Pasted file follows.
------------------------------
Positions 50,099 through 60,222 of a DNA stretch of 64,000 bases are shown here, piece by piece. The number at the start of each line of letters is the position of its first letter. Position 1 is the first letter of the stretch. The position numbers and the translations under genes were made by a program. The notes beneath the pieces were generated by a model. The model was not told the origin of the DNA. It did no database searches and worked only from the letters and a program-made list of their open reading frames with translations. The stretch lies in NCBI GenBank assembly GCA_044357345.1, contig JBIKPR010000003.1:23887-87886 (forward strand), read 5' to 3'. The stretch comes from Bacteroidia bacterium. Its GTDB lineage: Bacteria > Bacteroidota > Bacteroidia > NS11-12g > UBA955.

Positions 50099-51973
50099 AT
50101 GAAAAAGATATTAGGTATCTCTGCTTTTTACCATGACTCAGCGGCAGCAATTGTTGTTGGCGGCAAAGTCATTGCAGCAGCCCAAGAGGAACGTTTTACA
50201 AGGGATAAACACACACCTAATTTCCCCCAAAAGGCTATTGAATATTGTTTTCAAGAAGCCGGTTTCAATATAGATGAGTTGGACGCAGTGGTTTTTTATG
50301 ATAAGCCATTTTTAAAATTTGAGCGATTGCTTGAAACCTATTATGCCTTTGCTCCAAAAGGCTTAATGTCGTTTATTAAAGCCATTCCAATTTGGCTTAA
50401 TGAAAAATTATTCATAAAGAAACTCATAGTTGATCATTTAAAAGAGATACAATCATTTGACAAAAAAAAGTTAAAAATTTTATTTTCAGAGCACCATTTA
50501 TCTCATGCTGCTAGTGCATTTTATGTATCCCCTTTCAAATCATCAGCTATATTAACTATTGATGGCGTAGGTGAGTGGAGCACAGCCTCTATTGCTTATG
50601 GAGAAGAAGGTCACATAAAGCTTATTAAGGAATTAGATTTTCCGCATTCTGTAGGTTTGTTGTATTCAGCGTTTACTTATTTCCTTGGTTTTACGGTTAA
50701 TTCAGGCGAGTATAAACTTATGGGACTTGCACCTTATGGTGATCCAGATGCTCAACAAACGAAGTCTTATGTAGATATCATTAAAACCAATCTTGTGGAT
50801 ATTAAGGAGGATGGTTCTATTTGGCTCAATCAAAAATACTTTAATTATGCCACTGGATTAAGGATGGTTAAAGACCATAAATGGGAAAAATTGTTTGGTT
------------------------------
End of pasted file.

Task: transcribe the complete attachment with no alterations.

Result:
Positions 50,099 through 60,222 of a DNA stretch of 64,000 bases are shown here, piece by piece. The number at the start of each line of letters is the position of its first letter. Position 1 is the first letter of the stretch. The position numbers and the translations under genes were made by a program. The notes beneath the pieces were generated by a model. The model was not told the origin of the DNA. It did no database searches and worked only from the letters and a program-made list of their open reading frames with translations. The stretch lies in NCBI GenBank assembly GCA_044357345.1, contig JBIKPR010000003.1:23887-87886 (forward strand), read 5' to 3'. The stretch comes from Bacteroidia bacterium. Its GTDB lineage: Bacteria > Bacteroidota > Bacteroidia > NS11-12g > UBA955.

Positions 50099-51973
50099 AT
50101 GAAAAAGATATTAGGTATCTCTGCTTTTTACCATGACTCAGCGGCAGCAATTGTTGTTGGCGGCAAAGTCATTGCAGCAGCCCAAGAGGAACGTTTTACA
50201 AGGGATAAACACACACCTAATTTCCCCCAAAAGGCTATTGAATATTGTTTTCAAGAAGCCGGTTTCAATATAGATGAGTTGGACGCAGTGGTTTTTTATG
50301 ATAAGCCATTTTTAAAATTTGAGCGATTGCTTGAAACCTATTATGCCTTTGCTCCAAAAGGCTTAATGTCGTTTATTAAAGCCATTCCAATTTGGCTTAA
50401 TGAAAAATTATTCATAAAGAAACTCATAGTTGATCATTTAAAAGAGATACAATCATTTGACAAAAAAAAGTTAAAAATTTTATTTTCAGAGCACCATTTA
50501 TCTCATGCTGCTAGTGCATTTTATGTATCCCCTTTCAAATCATCAGCTATATTAACTATTGATGGCGTAGGTGAGTGGAGCACAGCCTCTATTGCTTATG
50601 GAGAAGAAGGTCACATAAAGCTTATTAAGGAATTAGATTTTCCGCATTCTGTAGGTTTGTTGTATTCAGCGTTTACTTATTTCCTTGGTTTTACGGTTAA
50701 TTCAGGCGAGTATAAACTTATGGGACTTGCACCTTATGGTGATCCAGATGCTCAACAAACGAAGTCTTATGTAGATATCATTAAAACCAATCTTGTGGAT
50801 ATTAAGGAGGATGGTTCTATTTGGCTCAATCAAAAATACTTTAATTATGCCACTGGATTAAGGATGGTTAAAGACCATAAATGGGAAAAATTGTTTGGTT